my ($first, $second) = @_;
    unless (UNIVERSAL::isa($second, 'Date')) {
      confess "Can only compare two Date objects, not $second";
    return ($first->{'ctime'} <=> $second->{'ctime'});

The Fallback Mechanism

A question remains: what will Perl do if you try to use an operator you haven't defined? Normally, Perl will complain and throw a fatal exception. Witness the output produced by trying to use the exponentiation operator on a Date:
Operation '**': no method found,
    left argument in overloaded package Date,
    right argument has no overloaded magic at line 4.

As you can see, Perl dies. If you define a useful numerical conversion operator (called 0+) for your class, all normal numerical operators could act on that converted numerical value. (Obviously, no such useful conversion exists for the Date class.)

It turns out Perl can do just that - provided that you allow it to. This is done through a fallback mechanism that allows Perl to use conversions, followed by the normal implementation of all operators. The fallback mechanism is enabled at the use overload line, and can be set to the following values:

As a silly example, the code below alters the Date class to turn on fallback and use a numerical conversion that generates the weekday number. Now, ** will exponentiate using the weekday number.

package Date;
use overload ('fallback'  => 1,
                  '0+'  => 'to_number',
                  'cmp' => 'compare',
                  '<=>' => 'compare',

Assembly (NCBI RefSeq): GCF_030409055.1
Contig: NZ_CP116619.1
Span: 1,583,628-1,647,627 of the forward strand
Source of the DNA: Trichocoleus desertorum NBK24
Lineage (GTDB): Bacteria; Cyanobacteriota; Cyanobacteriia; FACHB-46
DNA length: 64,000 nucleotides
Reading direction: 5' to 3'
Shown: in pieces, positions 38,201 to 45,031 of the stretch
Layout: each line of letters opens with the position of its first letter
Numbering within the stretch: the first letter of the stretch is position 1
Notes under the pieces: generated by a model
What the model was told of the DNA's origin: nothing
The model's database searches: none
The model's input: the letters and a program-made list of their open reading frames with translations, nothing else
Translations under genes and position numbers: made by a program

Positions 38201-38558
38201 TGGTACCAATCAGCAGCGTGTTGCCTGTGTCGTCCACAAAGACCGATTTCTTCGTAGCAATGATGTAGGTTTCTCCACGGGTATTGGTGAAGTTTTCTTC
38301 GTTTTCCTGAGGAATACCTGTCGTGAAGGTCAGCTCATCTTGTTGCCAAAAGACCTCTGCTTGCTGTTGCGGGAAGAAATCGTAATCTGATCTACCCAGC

'""'  => 'as_string',
                  '-'   => 'subtract',
                  '+'   => 'add');
# Silly numerical conversion operator
sub to_number {
    my ($this) = @_;
    return (localtime($this->{'ctime'}))[6];

Overloading And Inheritance

Overloading can be combined at will with inheritance. Any subclass automatically inherits all methods from the parent class and can then go on to override or add any operator at will. As an example of this, we'll define a EuroDate class that behaves exactly the same way as the normal Date class, except that the string representation is now in European format, not text format.
package EuroDate;
use strict;
use Date;
use vars qw(@ISA);
@ISA = qw(Date);
use overload ('""'  => 'euro_fmt');

Everything behaves exactly as you expect.
In the case of inheritance, there are a few traps that you should avoid:

Limitations of operator overloading

However simple and elegant the Perl operator overloading mechanism may be, it has some limitations that C++ doesn't have. The most important of these are:


This article has shown you how to use operator overloading for your own datatypes. As you've seen, simple things can be done very easily, and complex behavior can be created when you need to. The Perl overloading mechanism is general, yet flexible enough to be applied to your own classes as well.

So, why are you still debugging using Data::Dumper and suffering through output of the form MyType=HASH (0xDEADBEEF)? Why are you still invoking compare($first, $second) when implementing both $first == $second and $first eq $second would be trivial?



Hildo Biersma ( is heavily into Perl, C++, and objects. He uses Perl for data conversion and large-scale Web applications.